Referendum: Why We Need New School Technology

By on February 17, 2014

Tech-Referendum-BasicsOn March 11, Verona voters will be asked to approve a referendum to fund much-needed improvements to our public school buildings, facilities, security and technology. We’ve written a lot about the first three, but it’s important for voters to understand what the fourth is all about too. The technology infrastructure of Verona schools is 10 years old. When the Verona school computer network was built, technology was an add-on, and wireless was a novelty. Our network foundation is on the verge of crashing, and without the necessary upgrades our schools will stay in 2004.

Under the proposed $16.6 million referendum, $889,086 will be spent on technology. That sounds like a lot of money, but Verona hasn’t made a major investment in school technology in 10 years, even as residents added smartphones and WiFi to their homes. The tech spending would replace the network built in 2003, upgrade the school phone system, add a back-up generator and network back-up, and institute district-wide WiFi, among other things. Specifically, we need things like switches and cables to connect every school building to the new network and we need a back-up system to keep school materials safe during a power outage.

The bulk of the tech spending–$500,000–will go for a new technology backbone, which Cindy Costanza, district technology manager for Verona’s public schools, likened to upgrading an electrical panel when installing central air conditioning in our homes. The existing panel turns on the lights, but adding an air conditioning unit would blow the whole fuse box. Teachers have been incorporating technology in the classrooms to prepare our students for the growing future of technology, engineering and science careers, but are limited in what can be accomplished. We need a bigger backbone.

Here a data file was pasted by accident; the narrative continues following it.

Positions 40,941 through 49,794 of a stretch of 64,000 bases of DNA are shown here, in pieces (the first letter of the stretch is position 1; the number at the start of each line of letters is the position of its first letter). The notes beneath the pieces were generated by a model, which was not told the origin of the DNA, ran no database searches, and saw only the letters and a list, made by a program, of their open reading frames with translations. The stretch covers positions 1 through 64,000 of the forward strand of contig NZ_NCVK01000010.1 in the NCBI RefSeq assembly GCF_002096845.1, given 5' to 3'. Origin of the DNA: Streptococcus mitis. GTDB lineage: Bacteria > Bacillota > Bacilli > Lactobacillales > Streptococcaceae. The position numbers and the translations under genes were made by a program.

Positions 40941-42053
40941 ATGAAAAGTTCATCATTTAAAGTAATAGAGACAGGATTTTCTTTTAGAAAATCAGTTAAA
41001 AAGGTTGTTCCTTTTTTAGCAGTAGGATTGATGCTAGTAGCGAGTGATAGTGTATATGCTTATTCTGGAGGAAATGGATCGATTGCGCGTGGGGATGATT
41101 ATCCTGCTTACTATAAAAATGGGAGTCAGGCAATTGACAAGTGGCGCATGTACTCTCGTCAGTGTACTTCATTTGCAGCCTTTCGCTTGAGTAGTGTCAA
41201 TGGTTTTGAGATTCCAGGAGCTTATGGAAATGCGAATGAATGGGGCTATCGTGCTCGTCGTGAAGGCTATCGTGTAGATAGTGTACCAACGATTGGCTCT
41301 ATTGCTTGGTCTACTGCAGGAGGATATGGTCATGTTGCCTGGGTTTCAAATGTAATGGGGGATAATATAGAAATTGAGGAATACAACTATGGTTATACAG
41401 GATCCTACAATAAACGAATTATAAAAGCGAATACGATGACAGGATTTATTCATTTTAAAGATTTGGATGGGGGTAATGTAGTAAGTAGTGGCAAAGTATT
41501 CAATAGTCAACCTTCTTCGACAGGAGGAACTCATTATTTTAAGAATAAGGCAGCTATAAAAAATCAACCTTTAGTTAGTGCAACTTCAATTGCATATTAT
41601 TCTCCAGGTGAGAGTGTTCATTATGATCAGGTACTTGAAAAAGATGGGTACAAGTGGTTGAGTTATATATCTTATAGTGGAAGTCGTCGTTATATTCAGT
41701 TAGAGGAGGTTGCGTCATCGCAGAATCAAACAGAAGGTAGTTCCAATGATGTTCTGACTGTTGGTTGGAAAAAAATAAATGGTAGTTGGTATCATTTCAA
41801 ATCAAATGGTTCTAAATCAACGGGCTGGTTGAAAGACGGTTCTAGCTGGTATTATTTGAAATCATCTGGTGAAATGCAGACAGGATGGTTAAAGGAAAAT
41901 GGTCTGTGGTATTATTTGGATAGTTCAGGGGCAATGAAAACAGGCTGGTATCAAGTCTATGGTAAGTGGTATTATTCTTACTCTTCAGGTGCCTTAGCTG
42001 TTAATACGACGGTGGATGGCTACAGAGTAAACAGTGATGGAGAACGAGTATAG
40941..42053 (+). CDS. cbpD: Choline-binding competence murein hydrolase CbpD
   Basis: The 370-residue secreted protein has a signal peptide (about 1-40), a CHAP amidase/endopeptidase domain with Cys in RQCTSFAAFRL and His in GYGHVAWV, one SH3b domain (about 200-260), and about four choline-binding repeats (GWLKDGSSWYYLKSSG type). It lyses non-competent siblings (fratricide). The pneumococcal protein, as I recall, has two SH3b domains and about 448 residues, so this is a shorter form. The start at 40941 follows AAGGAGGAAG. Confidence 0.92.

“What is being replaced works today, but is at end of life, and cannot support the projected increases in network demand,” says  Costanza. “We have reached capacity for what we can do.” In the simplest of terms, this means that we cannot add another computer, printer, projector, or move to wireless devices in the classroom without making this investment.

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Although many of us grew up learning in classrooms with chalkboards, the modern classroom relies on interactive “smart” boards. These boards allow teachers to project lessons created on their computers just like you’d show a movie on a screen. This visual learning enhances text book content and encourages collaboration and group discussion among students.

A generation ago, homework was completed alone, on paper, and handed in. In the modern classroom, students work on group projects while collaborating from individual home computers. Their work is submitted via the internet using services like Google Drive, SkyDrive or Dropbox; something the techies call the “cloud.” But to save documents to the cloud, and access them from the modern classroom, a network is needed. Verona’s network cannot handle all of our students using the cloud.

Verona parents and grandparents took tests with paper and pencil. Starting next school year, all New Jersey students will have to take a standardized test called the PARCC, which can only be taken on a computer. Verona needs to have a network that can support 2,500 users, which would cover students, teachers and administrators. We don’t have that kind of network now, and without it we cannot even add the computers required for testing.